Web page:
Q: Dr. Eppley, my malar fat pads has dropped away from my cheekbone on my right side significantly and to a lessor degree on the left side. I had a vial of Voluma injected which was just partially successful.  I would like to know what procedure you prefer to elevate my pads?  My goal is to not only lift the malar fat pad but at the same time make sure that the skin/tissue at the nasolabial fold is elevated.  The most popular way seems to be sutures attached to malar fat pad and then pulled toward the temple where it is anchored.  I am open to hearing what method you prefer to get the best results.  I know you and I previously discussed the possibility of a more vertical lift to that area with an incision in the scalp and using sutures to elevate the midface area.

A: There are a variety of methods espoused for lifting the cheek soft tissues (cheeklifts) of which the temporal suspension approach is the most popular. In lifting the cheek tissues it is all about what direction (vector) to lift and where to suspend it. In reality the most effective approach is a purely vertical one done through the lower eyelid and attached directly upward vertically to the skull behind the hairline…this is also the most powerful cheeklift and one of my favorites as the downward drift of the cheek is vertically off the bone. It is very technically sensitive and requires some craniofacial experience which is why it is the rarest form done even if it is the most effective. The more limited version of this approach is to suspend the cheek tissues to the orbital rim through the lower eyelid incision. While popular the temporal suspension technique is not really the ideal direction (oblique vector) but is technically easier to perform. Regardless of the cheeklift technique used, its effects on the nasolabial folds are not profound and often short-lived.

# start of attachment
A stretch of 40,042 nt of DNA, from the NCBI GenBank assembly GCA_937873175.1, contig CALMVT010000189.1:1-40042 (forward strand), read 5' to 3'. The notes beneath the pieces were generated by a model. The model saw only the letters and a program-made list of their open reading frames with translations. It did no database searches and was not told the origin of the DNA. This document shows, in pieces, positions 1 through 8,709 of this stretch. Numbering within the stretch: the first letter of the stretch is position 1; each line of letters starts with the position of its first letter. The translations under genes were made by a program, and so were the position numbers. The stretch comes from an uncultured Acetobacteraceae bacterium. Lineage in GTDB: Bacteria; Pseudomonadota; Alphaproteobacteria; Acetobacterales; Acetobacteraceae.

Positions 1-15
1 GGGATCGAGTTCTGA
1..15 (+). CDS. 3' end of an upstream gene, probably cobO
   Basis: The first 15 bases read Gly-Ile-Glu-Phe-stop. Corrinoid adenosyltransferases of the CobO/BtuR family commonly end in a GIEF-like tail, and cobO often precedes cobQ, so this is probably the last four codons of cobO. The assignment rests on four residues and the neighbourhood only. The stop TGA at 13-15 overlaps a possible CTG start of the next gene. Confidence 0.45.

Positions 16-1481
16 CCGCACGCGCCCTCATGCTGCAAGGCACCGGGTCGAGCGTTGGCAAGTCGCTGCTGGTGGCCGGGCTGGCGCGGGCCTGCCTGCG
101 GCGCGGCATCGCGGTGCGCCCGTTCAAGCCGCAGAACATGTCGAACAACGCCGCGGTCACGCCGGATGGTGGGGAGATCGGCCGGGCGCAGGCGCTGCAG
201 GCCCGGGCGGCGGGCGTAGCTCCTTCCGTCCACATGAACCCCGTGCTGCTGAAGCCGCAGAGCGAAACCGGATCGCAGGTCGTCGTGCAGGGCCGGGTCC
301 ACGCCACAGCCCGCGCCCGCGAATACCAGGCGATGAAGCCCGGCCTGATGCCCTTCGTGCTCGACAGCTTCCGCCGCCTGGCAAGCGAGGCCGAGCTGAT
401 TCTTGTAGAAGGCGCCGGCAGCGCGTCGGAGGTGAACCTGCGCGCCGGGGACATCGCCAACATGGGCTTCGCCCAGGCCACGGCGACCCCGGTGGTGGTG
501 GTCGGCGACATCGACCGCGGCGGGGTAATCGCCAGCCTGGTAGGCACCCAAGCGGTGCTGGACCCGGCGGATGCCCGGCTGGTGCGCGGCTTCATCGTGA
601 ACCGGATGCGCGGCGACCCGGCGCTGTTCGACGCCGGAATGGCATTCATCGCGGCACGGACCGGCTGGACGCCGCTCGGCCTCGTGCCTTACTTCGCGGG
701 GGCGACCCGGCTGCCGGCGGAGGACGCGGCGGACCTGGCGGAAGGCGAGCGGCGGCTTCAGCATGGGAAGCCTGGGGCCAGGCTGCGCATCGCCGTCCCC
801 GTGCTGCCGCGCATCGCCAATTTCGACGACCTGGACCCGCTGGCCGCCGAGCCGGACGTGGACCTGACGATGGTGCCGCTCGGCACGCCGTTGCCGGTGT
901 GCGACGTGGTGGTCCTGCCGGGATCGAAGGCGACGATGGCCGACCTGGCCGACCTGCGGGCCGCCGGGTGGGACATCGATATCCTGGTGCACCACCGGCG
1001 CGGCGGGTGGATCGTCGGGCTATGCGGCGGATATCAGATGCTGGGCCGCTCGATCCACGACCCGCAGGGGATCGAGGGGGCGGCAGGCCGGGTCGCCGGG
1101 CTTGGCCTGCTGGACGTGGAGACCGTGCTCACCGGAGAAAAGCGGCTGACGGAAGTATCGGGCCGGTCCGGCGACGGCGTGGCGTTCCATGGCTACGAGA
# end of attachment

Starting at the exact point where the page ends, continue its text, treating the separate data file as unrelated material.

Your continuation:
Dr. Barry Eppley
Indianapolis, Indiana